School takes fight to state
Imagine Schools says its charter application should be approved.
By JEFFREY S. SOLOCHEK
Published January 26, 2007
LAND O'LAKES - Pasco County school district leaders have a healthy skepticism about charter school applicants, having watched two who received contracts abscond with state money.
So it surprised few when the School Board rejected Virginia-based Imagine Schools in October amid concerns that the company's financial projections looked unsustainable. Board members didn't want to be left holding the purse again if the proposed school were to fail.
The company, which operates 11 other schools in Florida and has approval to start one in Pinellas County, isn't giving up without a fight. It took its challenge to Tallahassee, where the Charter School Appeal Commission will hear both sides Monday.
"We've never had this happen before, that someone has appealed to the state," School Board Chairwoman Marge Whaley said, expressing a degree of uncertainty whether the charter-friendly state government would support the district's decision.
In a lengthy written complaint, lawyers for Imagine Schools contend that the School Board had no grounds to deny its effort to grow in Florida. They write that the district gave school officials no opportunity to respond to criticisms of the school's application and, further, the district went beyond its legal scope in evaluating the proposal.
The lawyers note that state law sets forth five key criteria for considering a charter. Those include a detailed curriculum plan and five years' worth of annual financial plans.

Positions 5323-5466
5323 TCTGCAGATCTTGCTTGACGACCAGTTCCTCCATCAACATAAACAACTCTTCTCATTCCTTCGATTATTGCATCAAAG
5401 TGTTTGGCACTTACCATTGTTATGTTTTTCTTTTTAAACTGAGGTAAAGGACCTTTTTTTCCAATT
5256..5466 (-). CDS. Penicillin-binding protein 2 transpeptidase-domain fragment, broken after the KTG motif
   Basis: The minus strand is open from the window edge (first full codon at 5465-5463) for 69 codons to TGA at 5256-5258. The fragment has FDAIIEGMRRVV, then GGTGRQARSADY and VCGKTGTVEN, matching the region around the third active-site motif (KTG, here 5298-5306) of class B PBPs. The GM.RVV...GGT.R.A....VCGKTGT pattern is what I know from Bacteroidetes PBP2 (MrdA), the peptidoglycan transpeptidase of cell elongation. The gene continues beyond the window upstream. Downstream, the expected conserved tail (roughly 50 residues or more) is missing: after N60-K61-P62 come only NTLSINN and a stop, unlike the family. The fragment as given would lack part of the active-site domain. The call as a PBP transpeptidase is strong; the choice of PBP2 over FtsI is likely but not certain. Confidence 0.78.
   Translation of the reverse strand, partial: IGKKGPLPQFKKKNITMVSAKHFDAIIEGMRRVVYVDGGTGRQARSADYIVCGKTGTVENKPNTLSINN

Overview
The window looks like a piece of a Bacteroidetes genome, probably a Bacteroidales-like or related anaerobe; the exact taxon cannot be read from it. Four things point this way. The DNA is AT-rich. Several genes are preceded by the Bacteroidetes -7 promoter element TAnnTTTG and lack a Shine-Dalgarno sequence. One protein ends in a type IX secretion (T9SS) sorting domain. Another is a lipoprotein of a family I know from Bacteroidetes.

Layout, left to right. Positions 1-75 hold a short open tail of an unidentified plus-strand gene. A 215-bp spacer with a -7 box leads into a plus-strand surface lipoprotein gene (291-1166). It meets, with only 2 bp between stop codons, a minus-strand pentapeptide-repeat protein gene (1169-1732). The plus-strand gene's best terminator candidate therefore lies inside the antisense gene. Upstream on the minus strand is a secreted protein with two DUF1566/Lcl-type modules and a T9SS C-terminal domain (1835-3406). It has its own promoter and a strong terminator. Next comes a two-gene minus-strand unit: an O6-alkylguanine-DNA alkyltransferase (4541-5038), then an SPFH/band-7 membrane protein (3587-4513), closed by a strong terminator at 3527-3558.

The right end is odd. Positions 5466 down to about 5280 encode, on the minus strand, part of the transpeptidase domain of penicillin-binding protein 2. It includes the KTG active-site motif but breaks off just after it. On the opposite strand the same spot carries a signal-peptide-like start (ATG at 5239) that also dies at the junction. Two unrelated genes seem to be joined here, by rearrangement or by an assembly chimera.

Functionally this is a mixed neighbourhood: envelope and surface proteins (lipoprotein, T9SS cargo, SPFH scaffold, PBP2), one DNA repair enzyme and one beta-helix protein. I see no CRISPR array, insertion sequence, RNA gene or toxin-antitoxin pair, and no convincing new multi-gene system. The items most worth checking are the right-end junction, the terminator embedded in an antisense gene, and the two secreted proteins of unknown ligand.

The application "fully satisfies these statutory criteria for approval," they write.
Imagine Schools asked to open a school for 434 children. It did not cite a specific location. Neither did it offer any letters of support from the community.
The group's lawyers say it didn't have to and, besides, they add, there's enough evidence of support demonstrated "by the fact that Imagine Schools operates schools in nine states and the District of Columbia."
Unimpressed, school district officials assert that, lacking any proof of interest from Pasco County residents, they were hard-pressed to see how more than 400 students would enroll. And if they don't come, the school's budget could falter.
"When someone comes into a community without any base, and they had no base, and they indicate they want to build a school in your community, you don't have anything to rely upon," said Nancy Scowcroft, the district's charter school supervisor. "We have to know there are families that want their children in the schools."
The school district also argues that the charter application does not provide measurable goals and objectives, a plan to help the lowest-performing schools or clear reading strategies for students of different abilities.
Imagine Schools rejects those assertions.
"It stretches credibility for a board to declare that a professionally prepared application by a nationally established educational company does not 'address how the school will meet the prescribed purposes' in over 13 pages of describing the particulars," the lawyers write.
Overall, Scowcroft said, districts must take care when deciding who will get a charter contract. Past failures offer clear reason for that.
The Charter School Appeal Commission will hear the case Monday and make its recommendation soon after. The State Board of Education, which generally follows the commission's guidance, will make the final determination of the charter school's fate.
Jeffrey S. Solochek can be reached at email@example.com 813 909-4614 or toll free 1-800-333-7505, ext. 4614.